Regionally, in 1999, northwest Pennsylvania had the highest number of DUI arrests at 384 for every 100,000 people, while the southeast had the lowest number of 299 for every 100,000. At the county level, Cameron and Clinton had DUI arrest rates almost twice as high as the statewide rate, which was 332 arrests for every 100,000 residents. Juniata, Somerset, and Union counties, on the other hand, had arrest rates twice as low as the statewide rate.

Federal Bureau of Investigation (FBI) data shows that across the United States, there were more than 931,200 DUI arrests in 1999, or 551 for every 100,000 residents. Rural counties nationwide had a DUI arrest rate that was 2.5 times higher than the rate of Pennsylvania’s rural counties.

In addition to having a higher DUI arrest rate statewide, rural areas also have a higher rate of alcohol related vehicle accidents and fatalities than urban areas. In 1999, rural areas had nearly 150 alcohol related vehicle accidents for every 100,000 residents, while urban areas had less than 110 for every 100,000 residents. Also in 1999, rural areas had 8.4 alcohol-related driving fatalities for every 100,000 residents. In urban areas, the rate was 5 fatalities for every 100,000 residents.

Statewide, there is a statistically significant correlation between the per capita number of DUI arrests and alcohol-related crashes. However, there is only a weak correlation between the number of State Liquor Store sales per capita and the number of DUI arrests.

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Just the Facts: Pass It On
On average, who earns more through inheritances, rural or urban beneficiaries? According to estimates from 1999 data received from the Pennsylvania Department of Revenue, beneficiaries in rural areas received more than $1.4 billion in inheritances while beneficiaries in urban areas received nearly $7.5 billion, or five times more in inheritances than their rural counterparts.

The data from the Department of Revenue included the amount of inheritance taxes collected across the state. This tax is levied on beneficiaries according to the amount of property and monies received through inheritances and the beneficiaries’ relationship to the deceased.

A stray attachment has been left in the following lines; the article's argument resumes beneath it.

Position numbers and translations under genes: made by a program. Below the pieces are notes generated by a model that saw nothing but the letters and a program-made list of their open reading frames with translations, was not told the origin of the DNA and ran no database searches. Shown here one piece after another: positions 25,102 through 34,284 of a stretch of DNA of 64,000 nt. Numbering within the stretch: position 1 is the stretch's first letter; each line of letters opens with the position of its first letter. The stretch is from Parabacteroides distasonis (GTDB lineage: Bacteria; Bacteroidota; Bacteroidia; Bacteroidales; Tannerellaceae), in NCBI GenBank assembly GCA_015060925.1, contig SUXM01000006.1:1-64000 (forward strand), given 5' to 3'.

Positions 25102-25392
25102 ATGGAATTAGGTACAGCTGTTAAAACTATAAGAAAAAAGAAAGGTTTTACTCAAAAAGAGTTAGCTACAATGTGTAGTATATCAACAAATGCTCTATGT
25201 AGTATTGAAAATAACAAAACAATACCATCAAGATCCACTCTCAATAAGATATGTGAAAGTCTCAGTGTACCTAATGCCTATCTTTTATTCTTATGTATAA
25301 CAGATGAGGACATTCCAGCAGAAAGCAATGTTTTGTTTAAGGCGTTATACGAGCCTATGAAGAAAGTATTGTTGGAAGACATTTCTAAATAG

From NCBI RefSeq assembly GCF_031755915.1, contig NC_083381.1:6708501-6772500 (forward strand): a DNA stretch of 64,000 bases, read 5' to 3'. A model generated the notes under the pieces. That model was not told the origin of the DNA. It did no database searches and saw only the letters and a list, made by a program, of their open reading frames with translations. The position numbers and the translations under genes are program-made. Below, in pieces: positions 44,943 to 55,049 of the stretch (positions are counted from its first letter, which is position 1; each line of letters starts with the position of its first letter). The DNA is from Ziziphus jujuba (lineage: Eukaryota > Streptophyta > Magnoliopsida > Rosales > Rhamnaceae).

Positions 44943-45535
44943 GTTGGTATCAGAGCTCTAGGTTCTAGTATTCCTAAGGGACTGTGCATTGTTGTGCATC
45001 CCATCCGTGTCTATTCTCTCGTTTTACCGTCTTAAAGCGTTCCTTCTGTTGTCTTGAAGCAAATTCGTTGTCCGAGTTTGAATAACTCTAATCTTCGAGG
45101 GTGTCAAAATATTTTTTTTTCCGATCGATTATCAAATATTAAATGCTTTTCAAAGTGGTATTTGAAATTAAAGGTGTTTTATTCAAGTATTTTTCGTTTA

On average, rural beneficiaries inherited about $52,000 per rural death in 1999. Urban beneficiaries received more than $75,000 per urban death. Who, specifically were these beneficiaries? Statewide, about 75 percent of all beneficiaries are spouses, parents, children, grandparents or grandchildren. The remaining 25 percent are other relatives or non-relatives.

Between 1991 and 1999, the average inheritance in rural areas increased about 25 percent. In urban areas, there was an 18 percent increase in the average inheritance. During this same period, the number of rural deaths increased 8 percent, while the number of urban deaths increased only 4 percent.

The inheritance differences between rural and urban beneficiaries can be partially explained by differences in wealth in these areas. A 1998 study by the Center for Rural Pennsylvania found that the total wealth per capita in rural areas was nearly $44,000, while in urban areas the total was almost $57,000. Total wealth was the sum of property values and personal income.

Regionally, beneficiaries in southeastern Pennsylvania had the highest average inheritance per death of more than $92,000, while those in the northwestern corner of the state had the lowest average inheritance per death of about $50,900. In 1999, the average inheritance per death in Montgomery, Chester, Snyder, Delaware, and Warren counties was more than $100,000. The average inheritance in Forest and Greene counties was less than $25,000.

The transfer of wealth from one generation to the next may become more pronounced over the next 25 years as the state’s baby boomers begin to reach the median mortality age of 76. At that time, rural beneficiaries may see their average inheritance increase to $125,000 and urban beneficiaries may receive an average of $140,000.

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Save these dates for the Rural Summit in the City!
November 13 - 14, 2001
Hilton Harrisburg & Towers, Harrisburg, PA

The Rural Summit, sponsored by the Center for Rural Pennsylvania, will offer rural advocates and those interested in rural issues the opportunity to join legislators, educators, local government officials, and other diverse leaders to discuss and learn more about a variety of contemporary rural issues. More information will be included in upcoming issues of Rural Perspectives, on the Center's website at www.ruralpa.org, and in special mailings over the next several months.